In this case we use the nought in addition to the 1, 2, 3, 4, 5, 6, 7, 8, 9. The puzzle is, as in the last case, so to arrange the ten counters that the products of the two multiplications shall be the same, and you may here have one or more figures in the multiplier, as you choose. The above is a very easy feat; but it is also required to find the two arrangements giving pairs of the highest and lowest products possible. Of course every counter must be used, and the cipher may not be placed to the left of a row of figures where it would have no effect. Vulgar fractions or decimals are not allowed.


Here is another entertaining problem with the nine digits, the nought being excluded. Using each figure once, and only once, we can form two multiplication sums that have the same product, and this may be done in many ways. For example, 7x658 and 14x329 contain all the digits once, and the product in each case is the same—4,606. Now, it will be seen that the sum of the digits in the product is 16, which is neither the highest nor the lowest sum so obtainable. Can you find the solution of the problem that gives the lowest possible sum of digits in the common product? Also that which gives the highest possible sum?


The Pierrot in the illustration is standing in a posture that represents the sign of multiplication. He is indicating the peculiar fact that 15 multiplied by 93 produces exactly the same figures (1,395), differently arranged. The puzzle is to take any four digits you like (all different) and similarly arrange them so that the number formed on one side of the Pierrot when multiplied by the number on the other side shall produce the same figures. There are very few ways of doing it, and I shall give all the cases possible. Can you find them all? You are allowed to put two figures on each side of the Pierrot as in the example shown, or to place a single figure on one side and three figures on the other. If we only used three digits instead of four, the only possible ways are these: 3 multiplied by 51 equals 153, and 6 multiplied by 21 equals 126.


A London policeman one night saw two cabs drive off in opposite directions under suspicious circumstances. This officer was a particularly careful and wide-awake man, and he took out his pocket-book to make an entry of the numbers of the cabs, but discovered that he had lost his pencil. Luckily, however, he found a small piece of chalk, with which he marked the two numbers on the gateway of a wharf close by. When he returned to the same spot on his beat he stood and looked again at the numbers, and noticed this peculiarity, that all the nine digits (no nought) were used and that no figure was repeated, but that if he multiplied the two numbers together they again produced the nine digits, all once, and once only. When one of the clerks arrived at the wharf in the early morning, he observed the chalk marks and carefully rubbed them out. As the policeman could not remember them, certain mathematicians were then consulted as to whether there was any known method for discovering all the pairs of numbers that have the peculiarity that the officer had noticed; but they knew of none. The investigation, however, was interesting, and the following question out of many was proposed: What two numbers, containing together all the nine digits, will, when multiplied together, produce another number (the highest possible) containing also all the nine digits? The nought is not allowed anywhere.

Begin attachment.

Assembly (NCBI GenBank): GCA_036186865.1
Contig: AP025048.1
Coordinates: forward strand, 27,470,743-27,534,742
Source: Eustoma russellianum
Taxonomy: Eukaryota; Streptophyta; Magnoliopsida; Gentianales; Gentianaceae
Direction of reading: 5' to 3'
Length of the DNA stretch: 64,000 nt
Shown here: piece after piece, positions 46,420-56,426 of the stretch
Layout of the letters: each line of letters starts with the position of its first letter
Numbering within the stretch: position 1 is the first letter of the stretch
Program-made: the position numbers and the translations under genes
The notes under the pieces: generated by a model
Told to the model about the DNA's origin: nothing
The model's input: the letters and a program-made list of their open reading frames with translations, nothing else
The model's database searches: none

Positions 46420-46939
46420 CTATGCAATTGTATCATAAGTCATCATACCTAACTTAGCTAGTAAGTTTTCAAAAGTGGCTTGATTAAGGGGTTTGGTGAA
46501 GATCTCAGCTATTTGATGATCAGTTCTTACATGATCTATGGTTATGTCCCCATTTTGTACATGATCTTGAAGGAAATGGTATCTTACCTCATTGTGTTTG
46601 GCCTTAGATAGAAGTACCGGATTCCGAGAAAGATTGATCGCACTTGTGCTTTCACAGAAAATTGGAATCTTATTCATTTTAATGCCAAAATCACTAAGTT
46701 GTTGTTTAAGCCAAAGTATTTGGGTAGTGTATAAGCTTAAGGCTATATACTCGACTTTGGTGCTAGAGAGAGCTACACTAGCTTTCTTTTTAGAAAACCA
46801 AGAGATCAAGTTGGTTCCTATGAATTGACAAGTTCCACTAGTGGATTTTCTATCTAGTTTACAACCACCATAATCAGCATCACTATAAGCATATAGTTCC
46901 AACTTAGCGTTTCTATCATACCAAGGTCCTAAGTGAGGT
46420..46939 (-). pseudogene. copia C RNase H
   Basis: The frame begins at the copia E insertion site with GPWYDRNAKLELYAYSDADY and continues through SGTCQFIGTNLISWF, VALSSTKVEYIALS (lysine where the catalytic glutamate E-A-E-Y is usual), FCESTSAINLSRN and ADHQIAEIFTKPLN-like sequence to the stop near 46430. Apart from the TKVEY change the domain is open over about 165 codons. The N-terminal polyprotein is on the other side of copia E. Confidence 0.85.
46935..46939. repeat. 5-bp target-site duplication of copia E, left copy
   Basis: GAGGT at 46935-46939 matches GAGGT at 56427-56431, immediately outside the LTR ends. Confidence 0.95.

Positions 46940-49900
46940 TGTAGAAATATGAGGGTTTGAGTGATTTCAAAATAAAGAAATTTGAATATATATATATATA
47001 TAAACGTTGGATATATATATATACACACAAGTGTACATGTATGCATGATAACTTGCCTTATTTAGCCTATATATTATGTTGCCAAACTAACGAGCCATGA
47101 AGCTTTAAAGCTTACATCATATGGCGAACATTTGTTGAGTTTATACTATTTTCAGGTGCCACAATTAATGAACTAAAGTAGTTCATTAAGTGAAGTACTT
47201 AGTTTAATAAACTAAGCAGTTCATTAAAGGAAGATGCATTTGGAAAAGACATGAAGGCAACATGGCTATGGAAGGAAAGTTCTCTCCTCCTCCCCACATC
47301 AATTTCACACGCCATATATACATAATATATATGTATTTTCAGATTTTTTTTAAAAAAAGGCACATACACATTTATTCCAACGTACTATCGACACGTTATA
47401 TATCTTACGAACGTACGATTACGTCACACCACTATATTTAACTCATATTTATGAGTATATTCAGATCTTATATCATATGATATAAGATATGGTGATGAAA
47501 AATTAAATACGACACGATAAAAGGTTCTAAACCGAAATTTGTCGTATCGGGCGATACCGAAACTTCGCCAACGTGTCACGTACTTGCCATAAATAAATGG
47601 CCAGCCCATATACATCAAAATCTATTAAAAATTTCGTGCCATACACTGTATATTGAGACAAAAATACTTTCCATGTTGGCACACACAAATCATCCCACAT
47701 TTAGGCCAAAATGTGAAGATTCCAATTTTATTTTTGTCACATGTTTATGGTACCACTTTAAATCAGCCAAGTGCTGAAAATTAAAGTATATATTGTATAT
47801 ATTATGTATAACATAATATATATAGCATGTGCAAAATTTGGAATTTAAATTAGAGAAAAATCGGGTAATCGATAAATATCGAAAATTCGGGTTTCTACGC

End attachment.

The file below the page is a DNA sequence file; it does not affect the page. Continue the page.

If I multiply 51,249,876 by 3 (thus using all the nine digits once, and once only), I get
153,749,628 (which again contains all the nine digits once). Similarly, if I multiply
16,583,742 by 9 the result is 149,253,678, where in each case all the nine digits are used. Now, take 6 as your multiplier and try to arrange the remaining eight digits so as to produce by multiplication a number containing all nine once, and once only. You will find it far from easy, but it can be done.


Where a large number of workmen are employed on a building it is customary to provide every man with a little disc bearing his number. These are hung on a board by the men as they arrive, and serve as a check on punctuality. Now, I once noticed a foreman remove a number of these checks from his board and place them on a split-ring which he carried in his pocket. This at once gave me the idea for a good puzzle. In fact, I will confide to my readers that this is just how ideas for puzzles arise. You cannot really create an idea: it happens—and you have to be on the alert to seize it when it does so happen.

It will be seen from the illustration that there are ten of these checks on a ring, numbered 1 to 9 and 0. The puzzle is to divide them into three groups without taking any off the ring, so that the first group multiplied by the second makes the third group. For example, we can divide them into the three groups, 2—8 9 7—1 5 4 6 3, by bringing the 6 and the 3 round to the 4, but unfortunately the first two when multiplied together do not make the third. Can you separate them correctly? Of course you may have as many of the checks as you like in any group. The puzzle calls for some ingenuity, unless you have the luck to hit on the answer by chance.